How to Speak Spanish Lesson
Stem-Changing Verbs in the Present Tense
Spanish grammar is wonderfully logical; even the
occasional exception to the rules follows a general pattern. Case in
point: stem-changing (also known as radical-changing) verbs.
In order to understand this concept, it is first
necessary to define “stem.” The stem of the verb is the root, the part
that, unlike the ending, does not change when the verb is conjugated.
It is the part of the infinitive that stays when the –ar, -er or –ir
ending is changed. In the verb hablar (to speak/talk), habl- is
nostros hablamos (we speak)
ellos hablan (they speak)
Hablar is a regular –ar verb, and so the
stem does not change. Watch what happens to the stem-changing –ar verb
jugar (to play (a game, a sport)):
nosotros jugamos (we play)
ellos juegan (they play)
Here’s another stem-changing –ar verb, cerrar
nosotros cerramos (we close)
ellos cierran (they close)
In the case of jugar, the u in the
stem became ue in four of the conjugations (the yo, tú, él and
ellos forms). In the case of cerrar, the e became ie
in the same four conjugations. The third type of stem change is o to ue.
I’ll bet you can predict what happens to the stem-changing verb
recordar (to remember/recall, or record):
(I remember) nosotros
recordamos (we remember)
ellos recuerdan (they remember)
The tricky part about stem-changing verbs is that
there are two parts of the verb to conjugate: the ending and the middle,
or stem. Fortunately, most stem-changing verbs are quite predictable;
the –ar, -er and –ir endings remain the same as in any regular verb, and
only the stem changes in all but the nosotros and vosotros forms. (In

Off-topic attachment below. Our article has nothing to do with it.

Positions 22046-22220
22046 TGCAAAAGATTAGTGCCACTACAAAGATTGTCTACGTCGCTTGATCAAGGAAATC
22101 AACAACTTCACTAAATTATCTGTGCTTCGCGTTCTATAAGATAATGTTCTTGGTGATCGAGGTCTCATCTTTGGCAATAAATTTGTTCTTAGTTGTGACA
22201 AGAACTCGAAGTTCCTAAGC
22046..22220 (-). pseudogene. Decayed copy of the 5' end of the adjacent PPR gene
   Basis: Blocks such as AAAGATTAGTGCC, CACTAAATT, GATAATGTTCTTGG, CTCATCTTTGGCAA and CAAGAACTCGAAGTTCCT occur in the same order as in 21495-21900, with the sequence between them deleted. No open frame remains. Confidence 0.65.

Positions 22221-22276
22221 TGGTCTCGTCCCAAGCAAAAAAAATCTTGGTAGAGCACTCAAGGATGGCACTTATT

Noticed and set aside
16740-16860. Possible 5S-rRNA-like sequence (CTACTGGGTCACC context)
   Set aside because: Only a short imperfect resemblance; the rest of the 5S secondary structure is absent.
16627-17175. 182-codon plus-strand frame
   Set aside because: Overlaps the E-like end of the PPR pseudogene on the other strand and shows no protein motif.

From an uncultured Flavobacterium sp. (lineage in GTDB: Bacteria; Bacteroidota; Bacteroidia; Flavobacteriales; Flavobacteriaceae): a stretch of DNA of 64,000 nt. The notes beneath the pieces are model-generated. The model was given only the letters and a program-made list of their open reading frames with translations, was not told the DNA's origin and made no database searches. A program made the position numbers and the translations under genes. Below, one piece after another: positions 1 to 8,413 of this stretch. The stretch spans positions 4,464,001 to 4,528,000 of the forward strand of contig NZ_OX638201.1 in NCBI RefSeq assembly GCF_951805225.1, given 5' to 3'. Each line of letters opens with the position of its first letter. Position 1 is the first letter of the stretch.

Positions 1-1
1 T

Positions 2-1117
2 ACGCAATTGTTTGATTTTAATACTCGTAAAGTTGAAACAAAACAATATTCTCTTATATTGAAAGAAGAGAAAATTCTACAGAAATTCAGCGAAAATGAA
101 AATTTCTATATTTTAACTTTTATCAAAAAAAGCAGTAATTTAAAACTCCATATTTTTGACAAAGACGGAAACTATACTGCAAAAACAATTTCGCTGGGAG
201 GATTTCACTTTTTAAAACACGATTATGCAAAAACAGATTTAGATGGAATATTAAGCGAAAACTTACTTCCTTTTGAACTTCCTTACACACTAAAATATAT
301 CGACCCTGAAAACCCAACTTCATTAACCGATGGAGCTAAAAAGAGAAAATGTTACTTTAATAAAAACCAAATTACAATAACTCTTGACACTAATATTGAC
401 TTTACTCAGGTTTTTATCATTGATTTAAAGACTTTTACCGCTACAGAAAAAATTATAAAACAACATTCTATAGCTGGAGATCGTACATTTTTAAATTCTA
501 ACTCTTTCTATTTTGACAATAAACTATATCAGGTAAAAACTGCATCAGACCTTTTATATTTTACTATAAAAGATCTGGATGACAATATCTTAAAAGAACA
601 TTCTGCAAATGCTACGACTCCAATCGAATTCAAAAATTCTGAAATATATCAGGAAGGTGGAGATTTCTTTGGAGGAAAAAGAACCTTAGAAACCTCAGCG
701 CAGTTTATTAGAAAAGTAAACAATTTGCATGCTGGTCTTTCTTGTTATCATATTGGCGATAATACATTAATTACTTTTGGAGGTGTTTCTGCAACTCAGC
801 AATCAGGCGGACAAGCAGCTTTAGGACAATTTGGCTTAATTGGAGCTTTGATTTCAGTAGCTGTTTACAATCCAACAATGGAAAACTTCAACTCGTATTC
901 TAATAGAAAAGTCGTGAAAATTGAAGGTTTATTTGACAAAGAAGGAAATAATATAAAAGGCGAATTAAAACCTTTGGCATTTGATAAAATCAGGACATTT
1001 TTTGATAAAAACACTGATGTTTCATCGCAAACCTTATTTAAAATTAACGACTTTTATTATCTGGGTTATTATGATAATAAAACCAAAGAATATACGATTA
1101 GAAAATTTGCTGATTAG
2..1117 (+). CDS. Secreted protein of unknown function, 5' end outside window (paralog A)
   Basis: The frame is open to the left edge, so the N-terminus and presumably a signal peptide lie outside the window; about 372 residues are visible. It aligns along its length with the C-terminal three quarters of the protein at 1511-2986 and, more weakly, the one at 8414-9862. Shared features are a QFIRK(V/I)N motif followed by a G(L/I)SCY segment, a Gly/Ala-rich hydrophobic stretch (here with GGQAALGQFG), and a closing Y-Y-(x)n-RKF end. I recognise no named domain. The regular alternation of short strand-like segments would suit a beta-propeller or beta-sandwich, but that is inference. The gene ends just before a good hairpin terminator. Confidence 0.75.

Latin America, vosotros is not widely used, but you’ll still run into it
in written language, including the Bible.) There are, as we have seen,
three main stem changes. Here are some verbs that follow the patterns
we’ve seen so far:
to ie stem change
to start, begin
defender to defend
to start, begin
preferir to prefer
querer to want
**These two have irregular yo forms:
yo tengo, yo vengo. The other forms follow the rules for the
regular e to ie stem change.
to ue stem change
to have lunch
to count, to tell
costar to cost
to return, give back
to meet, find
to wrap, envelop
mover to move
to be able (to do something)
to prove, to try
to return, come back
Let’s try it. Fill in the blanks with
the correct form of the verb in parentheses—then, translate the
sentences to English. Answers at the bottom:
Yo ____________________ hambre. ¿Tú ___________________ comer?
Sí. ¿Qué restaurante _____________________ tú? (preferir)
Mi hermano _________________________ en Pollo Loco muchas veces.
Ah, sí, yo __________________________ que le gusta allí. Está
Está bueno, y la comida no ______________________ mucho. Pero
primero vamos a la biblioteca. (costar)
¿ ___________________________ (tú) un libro? (devolver)
Sí, ahora misma. Después nosotros __________________________ a
¡Antes que yo _________________________ de hambre! (morir)
tengo, quieres. I’m hungry. Do you want to eat?
prefieres. Yes. What restaurant do you prefer?
almuerza. My brother often has lunch at Pollo Loco.
recuerdo. Oh yes, I remember that he likes it there. Okay.
cuesta. It’s good, and the food doesn’t cost much. But first
let’s go to the library.
Devuelves. Are you returning a book?
empezamos. Yes, right now. Then we can start to eat.
muero. Before I die of hunger!
We hope that you enjoyed this online Spanish
lesson. You can learn more about
Learning Spanish Like Crazy
Level 1 by
clicking here. Or
click here for
Learning Spanish Like Crazy Nivel Dos.